In the Hybrid Classroom – There are several roles that you can take as a hybrid educator. The two most popular are the “Sage on the Stage,” and the “Guide by the Side,” both of which embody a particular education philosophy (teacher-centered vs. learner-centered), but there are also other roles that you can play as an hybrid educator. One newly emerging possibility is the “Sage by the Side," which accounts for the expert knowledge of the instructor and their ability to facilitate a student-centered learning environment. Whatever model you subscribe to, you should remember that you do not need to hold fast to only that model. There are times when you can shift the focus of your position as instructor – sometimes being a more central figure, sometimes stepping back and allowing the students to run the show, or sometimes directing more firmly without being the center of attention. This also adds depth to your teaching persona in the same way a complex character becomes more interesting as you learn more about him/her. What is most important is that you understand the role that you are assuming and act consistently within that role.
FOCUS – ability to hold attention of actors and audience, and to direct attention of audience to specific persons or areas of stage.
In the Hybrid Classroom – Though the potential for digression by the instructor is less in an hybrid environment, it is still a danger. However, what is more dangerous and distracting is the potential for hybrid students to lose their focus and become distracted. As the instructor it is your job to help them maintain their focus on you and the class. Providing firm timelines for assignments and participation in hybrid discussions can help with maintaining student focus. Presenting clear expectations, providing timely feedback, and engaging interactions will make your students more deeply engaged in the class. Using social media such as Twitter and Facebook can also help students develop a personal attachment to the class, you, and their classmates. We all know the feeling of checking our social media accounts to see if a valued contact has responded to us. Strive to reach that level of engagement through quality responses in social media with hybrid learners and they will be well-focused on what you have to teach.
PHYSICAL – versatility – able to adapt postures to different characterizations; move body in variety of ways.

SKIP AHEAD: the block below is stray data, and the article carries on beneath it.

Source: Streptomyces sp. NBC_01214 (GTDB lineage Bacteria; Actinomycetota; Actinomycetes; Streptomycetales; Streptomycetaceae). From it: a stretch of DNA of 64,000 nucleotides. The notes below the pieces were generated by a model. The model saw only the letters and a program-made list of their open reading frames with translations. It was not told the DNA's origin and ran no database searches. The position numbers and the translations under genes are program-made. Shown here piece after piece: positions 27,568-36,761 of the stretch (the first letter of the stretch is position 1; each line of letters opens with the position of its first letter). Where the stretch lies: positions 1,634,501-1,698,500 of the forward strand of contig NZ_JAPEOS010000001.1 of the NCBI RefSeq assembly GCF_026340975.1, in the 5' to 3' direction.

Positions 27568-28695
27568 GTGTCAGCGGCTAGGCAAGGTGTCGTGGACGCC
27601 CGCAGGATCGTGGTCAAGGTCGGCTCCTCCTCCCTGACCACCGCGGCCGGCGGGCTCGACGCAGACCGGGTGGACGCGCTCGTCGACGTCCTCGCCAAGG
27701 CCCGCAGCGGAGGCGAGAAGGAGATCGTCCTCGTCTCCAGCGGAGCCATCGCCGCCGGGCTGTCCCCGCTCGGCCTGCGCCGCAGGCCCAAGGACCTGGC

In the Hybrid Classroom – While the hybrid environment sometimes lacks an actual physical presence, the concept of being versatile and utilizing a broad range of communication tools and strategies to adapt to changing student needs fits this characteristic of successful acting nicely. In the presentation of information to students, communication with them, and the acceptable methods for the demonstration of learning, flexibility is essential. Even over the course of a single semester new communication tools may emerge that captivate your students’ interest (Focus [link] or provide an exciting new way for them to share what they have learned. Be open to embracing these new technologies as they arise and adapt your instruction and course expectations accordingly. Both you and your students will be rewarded by new ways of communicating.
While it may seem at first glance that the acting metaphor would break down in the hybrid classroom, it actually is quite apropos. The tools and techniques are different from those used on a stage or in a traditional classroom, but the underlying principles are the same. To be successful teaching hybrid you must have great timing, show off your sense of style, interact with your audience, present a polished and consistent character, maintain the focus of the audience, and use the “physicality” of the virtual world to your fullest advantage. Incorporate these strategies and you will find that your success in the hybrid classroom might earn you an Academy Award – well, maybe not, but don’t rule out a teaching award.